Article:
Even if you are a private pilot who just likes to take friends and family for flips on the weekend, it is important for their safety, and yours, that you brief them properly. However, this can be awkward, and is especially dependent on the type of person that is your passenger.

Take your Mother for example – first of all, you’ll probably be lucky to get her into the aircraft with you in the first place, and then giving HER instructions is going to feel a bit weird, because despite your age, she is probably still ‘instructing’ you in some shape or form! In front of friends, you may be concerned that telling them about safety undermines your skills as a pilot, or actually induces fear in those already teetering on the wrong side of small aircraft theory. The main point is, that giving a passenger brief is a legal requirement, not just a courtesy, and NOT giving one could hold you liable should something go wrong. I believe that keeping it light-hearted will keep the worry-warts from fearing instantaneous death, and by making your passengers feel that they are important will go a long way.

A very useful acronym (derived and adapted from the FAA), is ‘SAFETY’. Super easy to remember and it will give you a good flow of what to say. Also, remember to adapt your language to suit the least experienced passenger:

S – Start by telling your passengers how to get into their seats, adjust for legroom if possible, and make sure they are comfortable. Next up, just like the airliners do, show them how the seat belts work and adjust accordingly. Advise that passengers should remain seated for the duration of the flight with seat belts fastened. If anyone smokes, remind them that smoking is not permitted on board, especially if you are flying an older aircraft that proudly displays ash trays next to seats.

A – Location of air vents is especially important if you have sweaty or queasy passengers – demonstrate how to open these. Take your passengers on a little ‘aircraft tour’, being sure to show them the importance of not touching certain controls.

FFire extinguisher. This is important for you as the pilot, as having a passenger with the ability to handle the fire extinguisher in the case of an emergency, can certainly reduce the workload. However, for the fearful passenger, they may now have the vision of going down in flames! Tell them, that it is more probable that you may need it to put out someone’s bad cooking at destination, but making sure that they know the location, how to operate it, and a command ‘word’ for its use.

E – Here is the important one – emergencies. Another sensitive topic, but absolutely necessary! Show your passengers where the exits are, how to open and close doors, in the unlikely case of an emergency. Equipment is also often over-looked. Show your passengers how to adjust headsets and volume, making sure that you can hear everyone, and that they can hear you.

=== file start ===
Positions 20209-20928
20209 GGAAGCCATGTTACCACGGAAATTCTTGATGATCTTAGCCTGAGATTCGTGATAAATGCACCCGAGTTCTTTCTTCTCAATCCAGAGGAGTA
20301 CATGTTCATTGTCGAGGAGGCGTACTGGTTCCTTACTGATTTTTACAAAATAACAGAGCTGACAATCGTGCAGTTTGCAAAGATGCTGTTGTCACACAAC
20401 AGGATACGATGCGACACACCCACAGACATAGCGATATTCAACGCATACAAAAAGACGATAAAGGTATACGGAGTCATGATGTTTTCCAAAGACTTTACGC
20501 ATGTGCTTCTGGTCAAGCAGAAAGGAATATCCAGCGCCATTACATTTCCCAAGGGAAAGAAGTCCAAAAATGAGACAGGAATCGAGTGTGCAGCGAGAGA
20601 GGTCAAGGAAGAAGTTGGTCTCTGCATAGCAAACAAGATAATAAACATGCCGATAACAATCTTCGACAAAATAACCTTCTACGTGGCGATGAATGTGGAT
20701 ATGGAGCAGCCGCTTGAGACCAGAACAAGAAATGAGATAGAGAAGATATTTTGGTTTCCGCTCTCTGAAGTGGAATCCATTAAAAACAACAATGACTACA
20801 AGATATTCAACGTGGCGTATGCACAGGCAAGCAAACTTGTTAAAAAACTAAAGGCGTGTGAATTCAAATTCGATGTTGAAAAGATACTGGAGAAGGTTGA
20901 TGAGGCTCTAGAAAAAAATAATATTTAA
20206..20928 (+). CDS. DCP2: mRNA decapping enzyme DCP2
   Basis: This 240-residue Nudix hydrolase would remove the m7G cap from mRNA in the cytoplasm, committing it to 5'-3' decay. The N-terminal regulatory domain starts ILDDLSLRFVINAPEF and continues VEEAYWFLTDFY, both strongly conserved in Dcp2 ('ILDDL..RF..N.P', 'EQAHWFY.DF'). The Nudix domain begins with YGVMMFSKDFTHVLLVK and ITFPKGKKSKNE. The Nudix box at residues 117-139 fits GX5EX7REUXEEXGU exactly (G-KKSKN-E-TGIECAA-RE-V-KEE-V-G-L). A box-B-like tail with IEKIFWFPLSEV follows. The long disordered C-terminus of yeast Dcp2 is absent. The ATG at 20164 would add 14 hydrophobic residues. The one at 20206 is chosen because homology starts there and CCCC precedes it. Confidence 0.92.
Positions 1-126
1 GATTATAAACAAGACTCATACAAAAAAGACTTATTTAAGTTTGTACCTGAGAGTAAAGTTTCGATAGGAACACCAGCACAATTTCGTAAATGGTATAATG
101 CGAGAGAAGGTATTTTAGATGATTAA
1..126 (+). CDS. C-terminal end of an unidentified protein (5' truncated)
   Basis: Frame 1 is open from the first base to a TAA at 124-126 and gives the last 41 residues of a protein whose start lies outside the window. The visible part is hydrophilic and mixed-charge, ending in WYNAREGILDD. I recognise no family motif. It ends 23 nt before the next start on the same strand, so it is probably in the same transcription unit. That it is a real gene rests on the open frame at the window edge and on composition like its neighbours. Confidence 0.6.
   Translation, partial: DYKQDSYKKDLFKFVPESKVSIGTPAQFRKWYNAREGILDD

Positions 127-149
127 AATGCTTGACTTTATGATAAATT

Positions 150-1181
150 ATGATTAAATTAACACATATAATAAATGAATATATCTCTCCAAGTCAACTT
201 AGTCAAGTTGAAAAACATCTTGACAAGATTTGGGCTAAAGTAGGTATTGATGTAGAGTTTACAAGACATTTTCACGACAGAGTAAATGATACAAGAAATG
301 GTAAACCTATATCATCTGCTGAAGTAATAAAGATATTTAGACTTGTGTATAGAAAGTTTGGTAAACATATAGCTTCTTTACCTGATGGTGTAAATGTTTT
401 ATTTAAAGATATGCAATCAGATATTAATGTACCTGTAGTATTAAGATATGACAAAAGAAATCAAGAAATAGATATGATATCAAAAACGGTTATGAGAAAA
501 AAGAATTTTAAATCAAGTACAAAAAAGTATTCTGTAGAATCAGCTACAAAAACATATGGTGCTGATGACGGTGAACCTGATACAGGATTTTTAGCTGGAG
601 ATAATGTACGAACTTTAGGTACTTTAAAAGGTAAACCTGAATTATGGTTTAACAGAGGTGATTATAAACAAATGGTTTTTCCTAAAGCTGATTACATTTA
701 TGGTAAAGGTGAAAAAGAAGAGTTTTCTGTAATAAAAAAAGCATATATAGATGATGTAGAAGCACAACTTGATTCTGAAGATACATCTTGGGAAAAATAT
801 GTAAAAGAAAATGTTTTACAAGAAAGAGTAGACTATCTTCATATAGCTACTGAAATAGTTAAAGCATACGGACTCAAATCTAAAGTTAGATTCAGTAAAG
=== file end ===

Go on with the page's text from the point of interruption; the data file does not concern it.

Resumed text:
T Talk – I like this one a lot. Before taking off, it is a good idea to explain to passengers (especially those flying in a light aircraft for the first time) what you will be doing, what the weather conditions are like (can you expect turbulence?), and what exciting things there are to see en-route. Conversely, you also need to encourage your passengers to talk to you – for example, if they start to feel air sick, they should let you know as soon as possible, rather than turning various shades of white and green! Having a couple of air-sick bags in the seat pockets is always a good idea. Secondly, using your passengers as extra eyes and ears can only add to safety. Encouraging your passengers to listen to the radio calls and try to understand what is being said and where the other aircraft are can provide an interesting challenge. Keep it fun, and offer a coffee at your destination, to the passenger who spots another aircraft first! Another important thing to mention to your passengers is to keep quiet when you are making a radio call, or when other calls are coming through. A good way to do this is by providing a signal that indicates that everyone should keep quiet – I find that a raised hand works well, and is visible to all. Lastly, T for toilet – make sure everyone has been to the loo, and remind them that there are no ‘facilities’ on board

Y – This is for your passengers – ‘Your questions’. Ask your passengers if there is anything that they want to know, and encourage them to enjoy every minute, after all, it beats sitting in traffic, and the views are far better at 7000ft!

So next time you take some peeps flying with you, remember your SAFETY brief J

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